We need to play the ultimate “It depends on” card. Nevertheless, based on the Kentico team’s experience, we recommend storing the content in a structured format and displaying it through widgets on the website. Editors can create free-form pages, but they’ll store data in a structured manner, making them easily accessible should they need to reuse them on another website page or in a different channel.

Simplify, not oversimplify content management with widgets

From an editor’s perspective, nothing beats working with widgets. Editors just pick the widget, add content, change the size and color of the text, upload an image, and save the page. If they miss the spot, they can drag and drop the widget into the location and they are done. Sounds magical, right?

A neat editing experience is where the good story ends. You’ve already heard that Kentico serializes the page with the Page Builder, the widgets’ content, and their configuration into a single field in the database.

Here comes another twist; the page hosting the widget holds this content, while other pages are unaware. Bear in mind that editors who don’t oversee this part of the website are also unaware.

What if they want to reuse this content and dazzle your audience across multiple pages? Editors have two options: copy-paste the widget’s content (tedious, right?) or save the entire page as a template (a bit heavy-handed). What do they end up with? A tangled web of disconnected content variants, in other words, a content curator’s nightmare.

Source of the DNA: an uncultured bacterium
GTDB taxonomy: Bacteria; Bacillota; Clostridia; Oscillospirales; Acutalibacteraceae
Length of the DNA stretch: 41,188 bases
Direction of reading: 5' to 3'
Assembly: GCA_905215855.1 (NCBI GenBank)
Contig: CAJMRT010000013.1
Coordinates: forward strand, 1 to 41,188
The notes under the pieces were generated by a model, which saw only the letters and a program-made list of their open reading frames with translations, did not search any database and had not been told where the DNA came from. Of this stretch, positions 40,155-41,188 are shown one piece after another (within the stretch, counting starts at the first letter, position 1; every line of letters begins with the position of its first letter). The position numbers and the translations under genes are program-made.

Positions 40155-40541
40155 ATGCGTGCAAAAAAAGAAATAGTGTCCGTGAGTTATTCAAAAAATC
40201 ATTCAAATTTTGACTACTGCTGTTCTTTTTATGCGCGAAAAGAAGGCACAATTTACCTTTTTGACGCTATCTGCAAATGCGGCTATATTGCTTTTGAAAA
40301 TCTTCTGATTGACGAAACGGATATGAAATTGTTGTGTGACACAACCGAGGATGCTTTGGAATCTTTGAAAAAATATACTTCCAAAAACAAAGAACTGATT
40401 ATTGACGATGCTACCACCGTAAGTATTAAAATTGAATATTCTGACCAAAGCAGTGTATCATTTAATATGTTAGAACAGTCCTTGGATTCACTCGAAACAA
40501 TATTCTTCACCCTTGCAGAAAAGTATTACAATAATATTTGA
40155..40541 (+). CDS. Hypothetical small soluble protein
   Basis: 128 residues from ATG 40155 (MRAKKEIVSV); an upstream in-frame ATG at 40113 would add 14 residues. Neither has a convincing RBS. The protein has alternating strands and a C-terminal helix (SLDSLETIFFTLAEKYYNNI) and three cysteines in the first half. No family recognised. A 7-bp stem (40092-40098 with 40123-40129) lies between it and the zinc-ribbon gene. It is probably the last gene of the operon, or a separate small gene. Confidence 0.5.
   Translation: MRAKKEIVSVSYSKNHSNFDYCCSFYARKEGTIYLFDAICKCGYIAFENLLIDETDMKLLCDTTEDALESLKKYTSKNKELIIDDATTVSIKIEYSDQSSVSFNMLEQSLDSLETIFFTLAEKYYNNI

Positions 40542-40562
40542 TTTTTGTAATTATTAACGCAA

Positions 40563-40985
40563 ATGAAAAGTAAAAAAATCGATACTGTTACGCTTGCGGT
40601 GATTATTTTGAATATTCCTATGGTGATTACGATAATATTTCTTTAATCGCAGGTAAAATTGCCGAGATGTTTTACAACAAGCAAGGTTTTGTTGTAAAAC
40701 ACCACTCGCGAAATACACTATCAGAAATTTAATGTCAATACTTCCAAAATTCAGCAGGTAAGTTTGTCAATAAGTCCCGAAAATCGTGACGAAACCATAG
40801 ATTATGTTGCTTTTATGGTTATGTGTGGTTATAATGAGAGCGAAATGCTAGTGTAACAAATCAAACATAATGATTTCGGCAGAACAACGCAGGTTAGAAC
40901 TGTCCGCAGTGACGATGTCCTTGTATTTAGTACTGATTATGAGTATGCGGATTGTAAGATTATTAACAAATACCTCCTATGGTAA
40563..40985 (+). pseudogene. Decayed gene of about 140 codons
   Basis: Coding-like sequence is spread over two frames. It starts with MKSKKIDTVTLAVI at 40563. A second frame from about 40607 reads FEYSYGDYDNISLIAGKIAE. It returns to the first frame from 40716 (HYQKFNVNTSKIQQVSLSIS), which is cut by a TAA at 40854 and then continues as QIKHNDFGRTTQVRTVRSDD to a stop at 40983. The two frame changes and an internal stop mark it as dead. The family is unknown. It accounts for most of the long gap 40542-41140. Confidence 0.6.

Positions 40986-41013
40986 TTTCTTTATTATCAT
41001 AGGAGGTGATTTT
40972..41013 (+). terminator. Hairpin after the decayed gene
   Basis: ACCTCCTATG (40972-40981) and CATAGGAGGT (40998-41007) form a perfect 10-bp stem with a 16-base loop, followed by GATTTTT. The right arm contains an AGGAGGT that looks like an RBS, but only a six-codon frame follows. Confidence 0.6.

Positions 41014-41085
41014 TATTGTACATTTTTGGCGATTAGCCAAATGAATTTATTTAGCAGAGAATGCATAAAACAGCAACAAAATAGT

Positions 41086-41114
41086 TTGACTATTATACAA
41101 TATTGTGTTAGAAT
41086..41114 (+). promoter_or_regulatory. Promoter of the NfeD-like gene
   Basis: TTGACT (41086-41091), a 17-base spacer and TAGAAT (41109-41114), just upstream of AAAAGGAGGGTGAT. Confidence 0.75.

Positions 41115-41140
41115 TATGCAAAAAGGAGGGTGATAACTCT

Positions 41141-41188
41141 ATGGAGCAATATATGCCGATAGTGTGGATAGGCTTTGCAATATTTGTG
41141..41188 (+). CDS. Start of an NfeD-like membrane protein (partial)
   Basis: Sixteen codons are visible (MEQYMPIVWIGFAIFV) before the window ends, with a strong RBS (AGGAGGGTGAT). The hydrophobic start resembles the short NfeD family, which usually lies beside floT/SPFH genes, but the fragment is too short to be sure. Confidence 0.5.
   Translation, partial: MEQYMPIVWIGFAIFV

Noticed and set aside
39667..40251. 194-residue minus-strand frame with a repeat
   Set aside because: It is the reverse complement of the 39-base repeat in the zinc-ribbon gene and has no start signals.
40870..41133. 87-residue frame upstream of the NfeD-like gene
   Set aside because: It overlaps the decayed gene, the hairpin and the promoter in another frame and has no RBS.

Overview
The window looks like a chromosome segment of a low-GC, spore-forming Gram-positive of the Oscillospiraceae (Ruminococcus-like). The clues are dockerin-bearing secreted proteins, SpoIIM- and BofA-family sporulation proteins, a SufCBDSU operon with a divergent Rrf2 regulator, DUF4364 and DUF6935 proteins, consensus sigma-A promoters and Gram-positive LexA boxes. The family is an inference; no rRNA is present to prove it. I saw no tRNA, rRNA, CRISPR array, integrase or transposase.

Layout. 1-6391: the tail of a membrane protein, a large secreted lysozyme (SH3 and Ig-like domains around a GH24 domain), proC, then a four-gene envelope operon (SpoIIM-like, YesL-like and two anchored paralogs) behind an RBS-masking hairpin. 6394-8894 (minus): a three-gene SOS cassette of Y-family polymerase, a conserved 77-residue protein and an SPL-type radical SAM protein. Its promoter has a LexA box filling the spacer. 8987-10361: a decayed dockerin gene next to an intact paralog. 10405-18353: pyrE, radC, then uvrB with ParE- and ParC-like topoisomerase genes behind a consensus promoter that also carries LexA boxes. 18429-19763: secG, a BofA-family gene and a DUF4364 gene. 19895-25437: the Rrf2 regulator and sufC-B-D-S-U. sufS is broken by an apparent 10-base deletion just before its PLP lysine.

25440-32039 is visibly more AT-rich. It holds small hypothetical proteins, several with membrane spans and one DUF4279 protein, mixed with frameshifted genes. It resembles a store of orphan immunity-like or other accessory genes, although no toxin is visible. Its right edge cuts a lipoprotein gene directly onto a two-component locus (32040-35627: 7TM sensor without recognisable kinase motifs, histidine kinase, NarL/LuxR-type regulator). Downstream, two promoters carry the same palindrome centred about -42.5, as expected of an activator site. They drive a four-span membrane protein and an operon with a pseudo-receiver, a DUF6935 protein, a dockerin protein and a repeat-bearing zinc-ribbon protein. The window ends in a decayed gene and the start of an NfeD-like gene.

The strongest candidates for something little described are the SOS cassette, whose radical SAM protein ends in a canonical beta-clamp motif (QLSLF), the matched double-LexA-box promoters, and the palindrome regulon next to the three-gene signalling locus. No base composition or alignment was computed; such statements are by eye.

A better approach is to use widgets to display structured content from the Content hub (meaning use widget type two or three from the list above). Keep your free-form widgets for only specific situations where the content needs to be truly unique and one-off - campaign landing pages or sidebar enhancements.

Widget properties

Xperience provides tools your developers use to define how editors input or configure content. It’s highly customizable, and it’s very common for editors from different companies to use widgets with similar capabilities, tailored to their specific project implementations.

Widget configuration options

Editors can interact with widgets in two ways: through side panels that contain configuration options or through inline editors. Discuss how editors will use the widget and choose the configuration that helps them in their specific use case.

When deciding between inline editors and configuration dialogs, clarify what data the widget will show on the website channel and how editors will input the data.

  • Use side panel configuration when the editors display reusable Content hub or input and configure the look and feel of one-off content that will live only on this page.
  • Use inline editors if business users input one-off or rarely reused content within the widget with just basic rich text editing.
  • Combine side panel and inline editors when the editors input data into the default configuration and rarely change the widget’s configuration, such as the color of the hyperlinks, heading sizes, or image theme.

Before you hand any specifications to developers, discuss behavior preferences with stakeholders. As a rule of thumb, if default configuration suffices most of the time and adjustments are rare, inline editors are a good choice for you.

Defining widget properties

When defining widget properties, consider both the editing capabilities that editors require and the potential impact of their work on the company’s content strategy.

While editors need certain functionalities, we must also be cautious about vanity requirements that could deviate from the established brand book.

To enhance content longevity, we recommend structuring content either within a dedicated reusable type in the Content hub or by using a dedicated widget property that stores only the necessary data. Other fields will influence the data’s appearance.